People - Top Tips - Assertiveness


Step by Step

 1. Plan your conversations - If you are about to have a conversation where you feel you may need to be assertive, it is worth spending a few minutes considering your options beforehand. This could be prior to a 121 with a colleague or line manager. It falls into a four step process:

     Consider the rights of all parties involved.

     Listen actively to what is being said, and then show the person that you both hear and understand them.

     State what you think, feel or believe about the situation.

     Describe what you want to happen and what outcome you want e.g. constructive Next Steps, a robust audit plan.

 2. Concentrate on issues, not personalities - Remember that you are discussing an incident or an issue, not a personality.

Keep the discussion calm, impersonal and non-emotional; use phrases such as ‘I can’t agree with that’ which states disagreement, rather than ‘You must be joking!’ which implies a personal attack.

3. Be honest and specific - Be specific and descriptive, stick to relevant points, and use ‘I’ rather than ‘you’ in phrases such as ‘I’ve been disappointed with your punctuality over the last two weeks’, rather than ‘You can never get out of bed on time, can you?’ If you need to express an opinion present it as that rather than as a fact; ‘I feel that you’ve not been…’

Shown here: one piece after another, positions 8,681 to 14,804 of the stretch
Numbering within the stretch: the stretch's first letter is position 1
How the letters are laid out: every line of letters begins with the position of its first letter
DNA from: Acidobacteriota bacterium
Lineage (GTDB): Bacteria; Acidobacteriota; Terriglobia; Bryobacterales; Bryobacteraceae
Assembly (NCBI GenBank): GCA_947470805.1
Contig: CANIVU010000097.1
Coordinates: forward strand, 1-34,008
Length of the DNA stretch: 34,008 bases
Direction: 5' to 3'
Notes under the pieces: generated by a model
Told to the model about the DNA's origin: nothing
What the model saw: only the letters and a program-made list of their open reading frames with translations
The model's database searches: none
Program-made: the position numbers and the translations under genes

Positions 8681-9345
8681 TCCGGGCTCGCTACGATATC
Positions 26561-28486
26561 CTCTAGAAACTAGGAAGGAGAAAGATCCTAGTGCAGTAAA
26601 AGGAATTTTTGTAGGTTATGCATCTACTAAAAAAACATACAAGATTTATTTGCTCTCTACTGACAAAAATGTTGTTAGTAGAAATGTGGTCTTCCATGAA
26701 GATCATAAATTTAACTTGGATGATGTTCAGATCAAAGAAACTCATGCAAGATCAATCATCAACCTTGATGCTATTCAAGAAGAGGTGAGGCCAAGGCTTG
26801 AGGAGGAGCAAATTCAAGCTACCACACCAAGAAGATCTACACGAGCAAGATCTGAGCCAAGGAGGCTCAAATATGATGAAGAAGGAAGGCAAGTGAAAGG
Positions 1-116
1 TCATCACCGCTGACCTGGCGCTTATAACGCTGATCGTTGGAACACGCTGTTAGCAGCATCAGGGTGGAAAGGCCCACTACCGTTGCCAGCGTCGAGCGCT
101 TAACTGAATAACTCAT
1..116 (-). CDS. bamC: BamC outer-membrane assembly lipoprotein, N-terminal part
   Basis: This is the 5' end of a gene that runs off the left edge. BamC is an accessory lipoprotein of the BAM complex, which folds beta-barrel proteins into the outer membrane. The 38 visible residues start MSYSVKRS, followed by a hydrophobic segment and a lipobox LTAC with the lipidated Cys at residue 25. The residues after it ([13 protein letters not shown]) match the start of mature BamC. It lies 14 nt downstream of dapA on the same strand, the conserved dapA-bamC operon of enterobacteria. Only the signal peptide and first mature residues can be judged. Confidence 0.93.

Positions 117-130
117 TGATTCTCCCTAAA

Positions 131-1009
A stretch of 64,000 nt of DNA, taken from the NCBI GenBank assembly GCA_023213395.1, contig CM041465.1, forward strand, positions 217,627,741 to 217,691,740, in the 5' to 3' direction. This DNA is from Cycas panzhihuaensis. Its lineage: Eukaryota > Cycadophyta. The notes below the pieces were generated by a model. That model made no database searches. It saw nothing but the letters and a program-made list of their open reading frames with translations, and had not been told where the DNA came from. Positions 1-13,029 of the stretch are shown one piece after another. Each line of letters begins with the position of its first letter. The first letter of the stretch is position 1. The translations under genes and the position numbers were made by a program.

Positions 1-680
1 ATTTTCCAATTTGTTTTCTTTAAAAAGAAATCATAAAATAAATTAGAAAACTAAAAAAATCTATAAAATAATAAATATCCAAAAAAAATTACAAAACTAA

4. Stick to your bottom line - A good tool to use here is the ‘broken record’ or ‘instant replay’ technique, which consists of repeating the same assertion as often as is necessary; ‘No, that’s not an option I could consider’, ‘No, I couldn’t do that’, ‘As I said, that’s not an option open to me’.

5. Body Language - An important part of assertiveness is open, secure body language. Assertive people generally stand upright but in a relaxed manner, looking people calmly in the eyes with open hands. It is a good step to consider your body language and role play different postures to develop your assertiveness. Just standing in a confident, calm way can feel empowering.